Preferably, in order to support an asynchronous file transfer, the file exchange management application 325 includes a queuing system 347, adapted to implement a queuing mechanism of the file exchange messages received from sender users' computers, like computer 105 a in the present example, and intended for destination users' computers like computer 105 b. In an embodiment of the present invention, the queuing system 347 includes a queue manager module 350, adapted to managing a file exchange message queue 355. In particular, the file exchange message queue 355 may, for example, include a message queue in respect of each one of the registered users, at least in respect of those registered users which has been the destination of a file exchange message originating from a registered sender user. The message queue for the generic destination user, such as the user USERb, may include as many records as the number of file exchange messages received by the Web server 115 from one or more sender users, like user USERa; Each of such records may, for example, include a field SENDER, intended to contain the identifier (e.g., USERa@xxx.com) of the sender (the identifier may be assigned to the user by the file exchange management Web application, at the time the user registers to the Web service), a field FILE wherein the file (e.g., FILEa) to be exchanged is stored, and a descriptor field DESC, intended to contain descriptor parameters (like DESCa, in the drawing) such as the file name, the file size, the time the file has been uploaded from the sender and put in the queue, the maximum time the files are kept in the queue, and the like. Exploiting these descriptor parameters, the queue manager 350 can implement management policies of the file exchange message queues limiting, for example, the size of the files that can be exchanged and/or the time the file exchange messages are kept in the queue before the intended destination user downloads them.

Expediently, according to an embodiment of the present invention, the queuing system 347 may be based on the “waiting Q” management part of the IBM's MQSeries middleware. However, it is pointed out that any queuing system may be relied upon, the invention, in its general terms, not being limited to any particular queuing system and implementation thereof.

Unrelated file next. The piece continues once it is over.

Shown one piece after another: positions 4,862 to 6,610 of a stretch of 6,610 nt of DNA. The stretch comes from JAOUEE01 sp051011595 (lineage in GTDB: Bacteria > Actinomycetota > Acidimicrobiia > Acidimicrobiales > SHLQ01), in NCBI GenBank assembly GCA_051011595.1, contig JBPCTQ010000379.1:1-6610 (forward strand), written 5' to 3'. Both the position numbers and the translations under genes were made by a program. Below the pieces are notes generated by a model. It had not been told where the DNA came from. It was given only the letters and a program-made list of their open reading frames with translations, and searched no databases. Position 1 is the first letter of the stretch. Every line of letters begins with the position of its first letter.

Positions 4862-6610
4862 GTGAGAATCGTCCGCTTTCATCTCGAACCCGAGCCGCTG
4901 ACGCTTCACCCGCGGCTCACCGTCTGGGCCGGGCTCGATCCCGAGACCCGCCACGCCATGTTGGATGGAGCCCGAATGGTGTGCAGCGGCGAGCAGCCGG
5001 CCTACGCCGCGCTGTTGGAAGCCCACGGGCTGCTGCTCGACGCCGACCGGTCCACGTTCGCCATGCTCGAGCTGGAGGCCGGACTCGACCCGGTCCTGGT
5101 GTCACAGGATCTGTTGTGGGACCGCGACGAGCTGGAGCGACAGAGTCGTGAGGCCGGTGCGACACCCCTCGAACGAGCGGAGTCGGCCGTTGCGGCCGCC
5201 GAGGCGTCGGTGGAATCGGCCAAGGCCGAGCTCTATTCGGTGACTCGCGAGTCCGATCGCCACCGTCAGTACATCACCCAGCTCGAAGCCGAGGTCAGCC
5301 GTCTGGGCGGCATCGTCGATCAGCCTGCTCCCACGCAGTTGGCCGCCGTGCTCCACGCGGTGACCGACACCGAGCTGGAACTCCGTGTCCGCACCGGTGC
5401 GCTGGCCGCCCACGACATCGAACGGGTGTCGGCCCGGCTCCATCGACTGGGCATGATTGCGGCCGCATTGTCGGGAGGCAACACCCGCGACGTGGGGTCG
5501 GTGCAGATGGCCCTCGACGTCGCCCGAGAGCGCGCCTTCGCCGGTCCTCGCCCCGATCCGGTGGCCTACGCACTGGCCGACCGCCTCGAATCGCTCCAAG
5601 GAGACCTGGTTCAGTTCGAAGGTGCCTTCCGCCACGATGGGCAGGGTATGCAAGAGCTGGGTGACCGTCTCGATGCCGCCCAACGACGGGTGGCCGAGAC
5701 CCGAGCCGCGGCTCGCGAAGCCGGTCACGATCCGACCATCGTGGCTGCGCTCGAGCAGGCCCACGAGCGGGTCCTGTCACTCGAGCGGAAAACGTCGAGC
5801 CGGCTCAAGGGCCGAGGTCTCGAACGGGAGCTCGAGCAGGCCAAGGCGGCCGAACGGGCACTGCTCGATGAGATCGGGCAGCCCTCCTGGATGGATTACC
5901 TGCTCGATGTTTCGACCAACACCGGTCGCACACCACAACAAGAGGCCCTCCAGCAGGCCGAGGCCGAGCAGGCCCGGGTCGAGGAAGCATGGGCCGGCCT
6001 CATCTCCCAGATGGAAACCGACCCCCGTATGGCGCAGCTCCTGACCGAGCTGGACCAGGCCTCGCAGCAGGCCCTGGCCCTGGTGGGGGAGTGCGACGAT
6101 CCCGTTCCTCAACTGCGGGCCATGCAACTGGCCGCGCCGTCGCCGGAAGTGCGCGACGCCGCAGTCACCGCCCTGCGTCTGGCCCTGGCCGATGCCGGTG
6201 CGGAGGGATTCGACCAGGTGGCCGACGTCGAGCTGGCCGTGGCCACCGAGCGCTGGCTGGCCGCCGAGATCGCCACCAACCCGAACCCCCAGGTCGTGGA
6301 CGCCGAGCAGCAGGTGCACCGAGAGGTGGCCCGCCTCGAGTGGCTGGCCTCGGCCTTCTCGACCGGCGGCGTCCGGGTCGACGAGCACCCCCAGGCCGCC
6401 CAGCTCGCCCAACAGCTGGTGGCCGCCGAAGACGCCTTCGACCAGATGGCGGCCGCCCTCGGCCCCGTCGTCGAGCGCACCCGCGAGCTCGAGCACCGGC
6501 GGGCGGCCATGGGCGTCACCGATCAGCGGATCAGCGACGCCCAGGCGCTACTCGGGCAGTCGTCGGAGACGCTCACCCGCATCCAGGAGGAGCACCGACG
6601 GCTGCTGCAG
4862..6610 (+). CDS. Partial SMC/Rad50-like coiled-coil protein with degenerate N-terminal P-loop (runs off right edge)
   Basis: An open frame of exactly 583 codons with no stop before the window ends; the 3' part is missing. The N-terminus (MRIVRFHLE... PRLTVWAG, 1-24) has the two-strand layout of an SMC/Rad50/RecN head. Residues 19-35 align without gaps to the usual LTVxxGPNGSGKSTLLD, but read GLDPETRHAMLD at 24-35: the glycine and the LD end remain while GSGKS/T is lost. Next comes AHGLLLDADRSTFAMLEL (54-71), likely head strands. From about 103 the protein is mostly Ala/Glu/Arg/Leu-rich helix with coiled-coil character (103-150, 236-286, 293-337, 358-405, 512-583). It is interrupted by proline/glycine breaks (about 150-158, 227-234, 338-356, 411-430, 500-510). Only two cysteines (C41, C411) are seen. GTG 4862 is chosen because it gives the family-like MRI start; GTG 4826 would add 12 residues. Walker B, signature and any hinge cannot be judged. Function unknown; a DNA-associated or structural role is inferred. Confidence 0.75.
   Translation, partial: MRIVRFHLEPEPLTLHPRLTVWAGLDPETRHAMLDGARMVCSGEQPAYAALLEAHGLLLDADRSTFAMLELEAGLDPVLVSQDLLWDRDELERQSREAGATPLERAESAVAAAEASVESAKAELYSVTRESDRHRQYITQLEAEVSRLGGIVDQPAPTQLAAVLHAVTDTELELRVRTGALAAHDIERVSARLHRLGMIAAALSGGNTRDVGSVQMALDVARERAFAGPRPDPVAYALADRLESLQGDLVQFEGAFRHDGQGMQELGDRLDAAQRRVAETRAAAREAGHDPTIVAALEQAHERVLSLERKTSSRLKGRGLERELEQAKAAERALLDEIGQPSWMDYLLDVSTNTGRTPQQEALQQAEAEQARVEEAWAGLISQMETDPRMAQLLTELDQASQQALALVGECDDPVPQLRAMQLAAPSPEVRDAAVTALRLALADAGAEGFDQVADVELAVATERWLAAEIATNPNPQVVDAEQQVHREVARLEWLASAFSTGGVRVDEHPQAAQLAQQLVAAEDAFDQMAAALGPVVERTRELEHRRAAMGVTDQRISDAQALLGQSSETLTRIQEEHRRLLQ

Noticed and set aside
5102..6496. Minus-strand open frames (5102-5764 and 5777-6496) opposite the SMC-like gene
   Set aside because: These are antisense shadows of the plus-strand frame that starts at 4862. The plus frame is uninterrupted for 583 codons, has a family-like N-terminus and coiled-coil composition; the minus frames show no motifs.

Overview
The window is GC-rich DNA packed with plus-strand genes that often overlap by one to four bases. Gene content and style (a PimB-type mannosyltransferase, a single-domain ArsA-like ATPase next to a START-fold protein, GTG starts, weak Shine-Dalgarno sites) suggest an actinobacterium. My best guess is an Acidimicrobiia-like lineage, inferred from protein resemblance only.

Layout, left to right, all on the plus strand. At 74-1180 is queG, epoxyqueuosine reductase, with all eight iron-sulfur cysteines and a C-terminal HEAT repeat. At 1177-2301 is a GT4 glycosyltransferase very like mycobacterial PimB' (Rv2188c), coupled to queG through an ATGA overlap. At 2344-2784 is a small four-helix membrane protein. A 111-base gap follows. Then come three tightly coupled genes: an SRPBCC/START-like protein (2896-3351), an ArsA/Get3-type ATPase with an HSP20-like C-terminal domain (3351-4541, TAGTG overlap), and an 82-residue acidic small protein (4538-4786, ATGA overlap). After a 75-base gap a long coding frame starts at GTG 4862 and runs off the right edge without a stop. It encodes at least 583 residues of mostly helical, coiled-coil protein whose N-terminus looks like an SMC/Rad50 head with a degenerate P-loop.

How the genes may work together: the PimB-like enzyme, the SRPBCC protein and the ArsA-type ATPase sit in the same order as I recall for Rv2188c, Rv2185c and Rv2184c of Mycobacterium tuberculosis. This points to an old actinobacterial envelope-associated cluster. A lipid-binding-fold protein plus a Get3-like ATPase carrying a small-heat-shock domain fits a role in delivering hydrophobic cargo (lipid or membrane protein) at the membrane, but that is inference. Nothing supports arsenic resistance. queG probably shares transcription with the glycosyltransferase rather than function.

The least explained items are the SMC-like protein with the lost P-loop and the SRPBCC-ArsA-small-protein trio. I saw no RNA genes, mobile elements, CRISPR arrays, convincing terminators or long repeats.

Hereinafter, a file exchange method according to an embodiment of the present invention will be described, making reference to the schematic, simplified flowchart of FIG. 4, and with the help of some exemplary windows displayed on the display device of the sender and destination computers, depicted in FIGS. 5A to 5F.

Let it be assumed that the user USERa of the computer 105 a desires to share data with the user of computer 105 b (located remotely), and that such data are stored in a file FILEa local to the computer 105 a, i.e. in a file stored in the local file system of computer 105 a, for example, in the local hard disk. Thus, the computer 105 a acts as the sender computer, whereas the computer 105 b plays the role of the destination computer.

The user USERa of the sender computer 105 a initially has to connect to the server computer 115 and log-in to the file exchange Web service, implemented by the file exchange management Web application 325 running thereon (block 401). To do so, depending on the particular situation, the user of the sender computer 105 a may, for example, need to establish a dial-up phone connection with a respective ISP, accessing the Internet, launch the Web browser 305, and enter the World Wide Web address (the URL) of the server computer 115 or, in case where the computer network 110 is a LAN, it may, for example, be sufficient to reach, via the Web browser 305, the Web server 115, which is the computer, within the LAN 101, under which the file exchange Web application runs.